When the first spots showed up around his eye, she couldn’t find much research online.
“The first veterinarian that I was using didn’t really understand the injections for the chemo,” Mead said. “So when he did it, it actually caused an infection.”
Once cancer was diagnosed, Scout underwent several surgeries —one of which took his eye — and rounds of chemotherapy.
“We had to take care of him every day,” Emily said. “His face had to be wrapped every day.”
Campaign is growing
Among those touched by Mead’s outreach was Jacque Bentley of Woodstock, Ga. Her horse, Blue, was diagnosed with squamous-cell cancer in 2011, leaving Bentley desperate. She didn’t know anyone who had a horse that had cancer.
“I started to do research online, and that’s where I came across Rebecca,” said Bentley, who owns a photography business. “She immediately contacted me back. It was a wonderful thing to know that she was there and that there was somebody out there that understood what we were going through.”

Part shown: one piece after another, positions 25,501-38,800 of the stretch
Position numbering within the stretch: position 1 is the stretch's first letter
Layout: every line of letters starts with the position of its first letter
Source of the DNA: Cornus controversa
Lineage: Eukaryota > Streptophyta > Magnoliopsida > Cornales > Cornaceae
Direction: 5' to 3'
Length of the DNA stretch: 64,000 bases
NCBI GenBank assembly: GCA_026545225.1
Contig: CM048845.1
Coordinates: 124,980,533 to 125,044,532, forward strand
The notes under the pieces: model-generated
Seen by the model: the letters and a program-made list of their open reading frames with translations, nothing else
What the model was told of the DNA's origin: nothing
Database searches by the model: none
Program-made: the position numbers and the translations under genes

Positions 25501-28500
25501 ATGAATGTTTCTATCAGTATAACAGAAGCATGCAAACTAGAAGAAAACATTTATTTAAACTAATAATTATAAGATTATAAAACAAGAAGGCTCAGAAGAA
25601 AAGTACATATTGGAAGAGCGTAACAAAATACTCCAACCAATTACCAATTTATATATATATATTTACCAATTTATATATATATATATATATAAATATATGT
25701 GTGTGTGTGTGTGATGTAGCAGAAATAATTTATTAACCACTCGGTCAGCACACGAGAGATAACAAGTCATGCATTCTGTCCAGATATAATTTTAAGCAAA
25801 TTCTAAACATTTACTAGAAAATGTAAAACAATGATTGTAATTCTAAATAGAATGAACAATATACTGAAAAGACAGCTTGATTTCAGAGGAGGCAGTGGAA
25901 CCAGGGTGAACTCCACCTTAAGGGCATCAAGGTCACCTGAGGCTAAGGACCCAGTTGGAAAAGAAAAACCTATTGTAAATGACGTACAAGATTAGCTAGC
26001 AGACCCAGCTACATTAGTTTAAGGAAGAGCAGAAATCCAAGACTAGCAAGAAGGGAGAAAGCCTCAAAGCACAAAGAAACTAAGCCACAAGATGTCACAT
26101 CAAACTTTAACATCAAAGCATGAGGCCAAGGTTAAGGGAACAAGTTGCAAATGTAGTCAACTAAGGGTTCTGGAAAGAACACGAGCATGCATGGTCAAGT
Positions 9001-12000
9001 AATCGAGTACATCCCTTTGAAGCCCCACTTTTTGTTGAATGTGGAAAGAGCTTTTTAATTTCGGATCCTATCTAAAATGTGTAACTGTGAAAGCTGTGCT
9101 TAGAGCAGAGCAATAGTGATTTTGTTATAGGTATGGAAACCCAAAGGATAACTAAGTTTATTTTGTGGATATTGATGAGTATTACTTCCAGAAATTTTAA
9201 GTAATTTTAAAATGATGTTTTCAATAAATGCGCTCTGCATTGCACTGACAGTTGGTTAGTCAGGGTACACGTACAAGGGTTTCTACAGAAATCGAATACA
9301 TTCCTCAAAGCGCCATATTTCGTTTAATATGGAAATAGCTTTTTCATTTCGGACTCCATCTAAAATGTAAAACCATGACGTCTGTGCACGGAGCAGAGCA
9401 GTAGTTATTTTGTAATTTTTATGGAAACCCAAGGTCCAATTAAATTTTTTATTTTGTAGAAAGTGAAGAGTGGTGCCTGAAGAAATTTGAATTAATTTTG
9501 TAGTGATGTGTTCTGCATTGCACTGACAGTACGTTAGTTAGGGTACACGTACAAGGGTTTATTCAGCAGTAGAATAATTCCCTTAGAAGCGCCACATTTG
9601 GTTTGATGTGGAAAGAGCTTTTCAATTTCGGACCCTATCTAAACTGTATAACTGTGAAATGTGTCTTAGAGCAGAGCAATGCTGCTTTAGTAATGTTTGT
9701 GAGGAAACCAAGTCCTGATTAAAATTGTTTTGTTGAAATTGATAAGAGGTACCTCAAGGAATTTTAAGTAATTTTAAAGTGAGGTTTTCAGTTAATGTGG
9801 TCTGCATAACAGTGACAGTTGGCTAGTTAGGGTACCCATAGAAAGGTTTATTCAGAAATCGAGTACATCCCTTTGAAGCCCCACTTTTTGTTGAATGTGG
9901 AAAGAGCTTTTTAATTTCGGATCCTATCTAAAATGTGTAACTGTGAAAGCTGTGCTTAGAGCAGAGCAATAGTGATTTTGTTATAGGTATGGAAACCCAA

Bentley said Blue’s first symptom was drainage from his eye, which was not alarming. The first veterinarian that came to the stable diagnosed the problem as an infection, which quickly cleared up with medication.
“But it came back with a vengeance,” she said.
The first surgery removed a tumor from his eyelid and appeared successful. But another tumor formed, as well as a growth on his forehead. The cancer had metastasized to his lymph nodes, and Blue died in June.
Like Mead, Bentley said she was frustrated by the lack of information available on equine cancer. Befriending Mead — whom she has never met in person — “made a huge difference in how I was able to handle what was going on.”
Mead believes her campaign is making headway.
“When I started this, I didn’t know it would grow as quick as it did,” she said. “I have literally hundreds of e-mails a month from people who have horses that had cancer, and different kinds of cancer.”
Not to mention the traffic on her year-old Facebook page, which has almost 11,000 likes.
“People are starting to pay attention,” she said.